Grandville by Bryan Talbot
|Grandville by Bryan Talbot|
|Category: Graphic Novels|
|Reviewer: John Lloyd|
|Summary: A quick and quirky read from this consummate artiste of the graphic novel, with a badger unravelling crimes galore. Do not confuse this with the Open All Hours TV programme.|
|Buy? Yes||Borrow? Yes|
|Pages: 104||Date: October 2009|
|Publisher: Jonathan Cape Ltd|
A dead body found in rural England leads D I LeBrock to urban France, where he is destined to unravel a conspiracy of revolution, treason, and propaganda of potentially global reach. What is the truth behind the fall of a famous tower under air attack a few years ago? Why are so many suspicious suicides coming to attention? And will LeBrock be helped or hindered by his being, as his name suggests, a badger?
This is an unusual title for Talbot, giving us a slightly old-fashioned tale in slightly old-fashioned (but certainly not out-moded) style, with anthropomorphised animals, steampunk, and more. It strikes as a sort of balance between his earlier fantasy illustration work, and his more personal, revolutionary, state-of-the-nation titles.
It still manages to pack in a hefty dose of modern, sociopolitical concerns (as highlighted by my mention of the tower earlier) in among the genre entertainment, added to which are enjoyably painful puns, references to artistes who are his and my favourites, and a great in-joke for fans of sequential arts.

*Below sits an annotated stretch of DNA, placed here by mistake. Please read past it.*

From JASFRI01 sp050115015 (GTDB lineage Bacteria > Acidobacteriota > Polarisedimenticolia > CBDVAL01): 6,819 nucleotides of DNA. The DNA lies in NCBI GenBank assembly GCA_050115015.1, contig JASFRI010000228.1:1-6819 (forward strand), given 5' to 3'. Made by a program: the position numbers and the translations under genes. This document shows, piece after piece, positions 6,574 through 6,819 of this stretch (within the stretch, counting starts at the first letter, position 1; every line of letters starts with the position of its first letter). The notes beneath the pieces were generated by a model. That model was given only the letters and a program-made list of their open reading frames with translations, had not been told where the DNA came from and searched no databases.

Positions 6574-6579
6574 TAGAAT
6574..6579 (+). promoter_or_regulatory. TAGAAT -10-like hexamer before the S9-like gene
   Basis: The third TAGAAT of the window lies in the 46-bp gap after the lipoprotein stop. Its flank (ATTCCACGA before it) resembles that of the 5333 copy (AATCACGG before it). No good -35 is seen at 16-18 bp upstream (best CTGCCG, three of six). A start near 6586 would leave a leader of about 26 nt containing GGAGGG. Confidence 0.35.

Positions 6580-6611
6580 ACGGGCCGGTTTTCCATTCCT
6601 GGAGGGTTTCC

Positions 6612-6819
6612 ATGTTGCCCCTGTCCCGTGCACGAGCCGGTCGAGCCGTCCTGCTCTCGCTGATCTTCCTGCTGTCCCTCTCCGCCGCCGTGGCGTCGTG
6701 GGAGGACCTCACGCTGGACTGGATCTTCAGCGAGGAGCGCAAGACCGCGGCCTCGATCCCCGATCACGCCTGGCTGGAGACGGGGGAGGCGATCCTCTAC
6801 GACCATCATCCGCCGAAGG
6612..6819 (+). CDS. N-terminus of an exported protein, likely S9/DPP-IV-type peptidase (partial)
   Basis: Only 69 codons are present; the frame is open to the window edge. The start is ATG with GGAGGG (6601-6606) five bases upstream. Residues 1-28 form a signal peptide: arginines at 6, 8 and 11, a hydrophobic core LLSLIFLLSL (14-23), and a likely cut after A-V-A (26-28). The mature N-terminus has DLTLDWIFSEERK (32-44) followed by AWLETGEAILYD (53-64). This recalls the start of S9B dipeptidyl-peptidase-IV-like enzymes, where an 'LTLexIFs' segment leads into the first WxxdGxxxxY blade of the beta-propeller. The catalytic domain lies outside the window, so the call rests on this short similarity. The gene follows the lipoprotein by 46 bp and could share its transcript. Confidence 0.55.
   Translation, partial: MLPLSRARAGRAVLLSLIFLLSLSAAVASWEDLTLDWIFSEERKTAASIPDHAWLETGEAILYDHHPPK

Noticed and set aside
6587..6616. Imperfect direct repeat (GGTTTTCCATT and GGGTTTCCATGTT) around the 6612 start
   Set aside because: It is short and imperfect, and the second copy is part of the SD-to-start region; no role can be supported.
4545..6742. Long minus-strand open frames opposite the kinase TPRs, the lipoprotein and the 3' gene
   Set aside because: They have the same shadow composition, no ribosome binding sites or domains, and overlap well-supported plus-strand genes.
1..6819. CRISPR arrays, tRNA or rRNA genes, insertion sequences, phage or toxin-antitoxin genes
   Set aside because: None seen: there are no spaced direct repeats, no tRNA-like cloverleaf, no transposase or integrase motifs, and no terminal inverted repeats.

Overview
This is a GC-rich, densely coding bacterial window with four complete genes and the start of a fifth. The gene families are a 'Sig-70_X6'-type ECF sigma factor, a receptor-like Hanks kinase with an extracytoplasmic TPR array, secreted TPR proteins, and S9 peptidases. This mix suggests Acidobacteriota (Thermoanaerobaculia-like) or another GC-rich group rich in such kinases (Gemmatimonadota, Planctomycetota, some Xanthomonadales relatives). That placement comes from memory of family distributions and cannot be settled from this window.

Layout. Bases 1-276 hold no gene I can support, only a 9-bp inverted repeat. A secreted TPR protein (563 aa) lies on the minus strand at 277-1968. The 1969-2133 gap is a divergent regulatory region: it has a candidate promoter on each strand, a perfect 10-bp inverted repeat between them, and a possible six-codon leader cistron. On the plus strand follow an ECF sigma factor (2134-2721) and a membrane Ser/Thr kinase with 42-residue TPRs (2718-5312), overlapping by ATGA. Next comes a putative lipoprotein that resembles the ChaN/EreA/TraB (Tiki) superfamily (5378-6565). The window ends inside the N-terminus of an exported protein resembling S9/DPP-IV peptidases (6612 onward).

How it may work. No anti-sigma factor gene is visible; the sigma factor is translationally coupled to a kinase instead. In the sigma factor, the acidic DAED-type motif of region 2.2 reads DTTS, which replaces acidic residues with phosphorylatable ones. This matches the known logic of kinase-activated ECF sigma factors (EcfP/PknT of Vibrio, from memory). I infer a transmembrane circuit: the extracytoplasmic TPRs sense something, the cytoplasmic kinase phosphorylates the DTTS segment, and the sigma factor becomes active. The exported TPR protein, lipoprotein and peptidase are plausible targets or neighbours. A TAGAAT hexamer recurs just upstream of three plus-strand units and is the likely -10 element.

And it all looks great. I have reasons to quibble over some of the scale - our badger managing to headbut a nasty elephant at one time - but otherwise everything is fine. It is all done with great skill, somewhere between ligne claire and something more detailed, likewise the colouring and design are balanced between the regular and the finely crafted, the realistic and the artistic.
It may seem slight when shelved next to his more recent work, such as Alice in Sunderland - it certainly seems a striking change in approach yet again, and is all the welcome for it. It's a thriller with Talbot's personal touches and artistic tastes and concerns layered on, and I know of nobody else's in British comics that one could prefer.
I'd like to thank the publishers for sending a copy to The Bookbag.
A very different graphic novel with other animals in that is equally worth reading is Pride of Baghdad by Brian K Vaughan.
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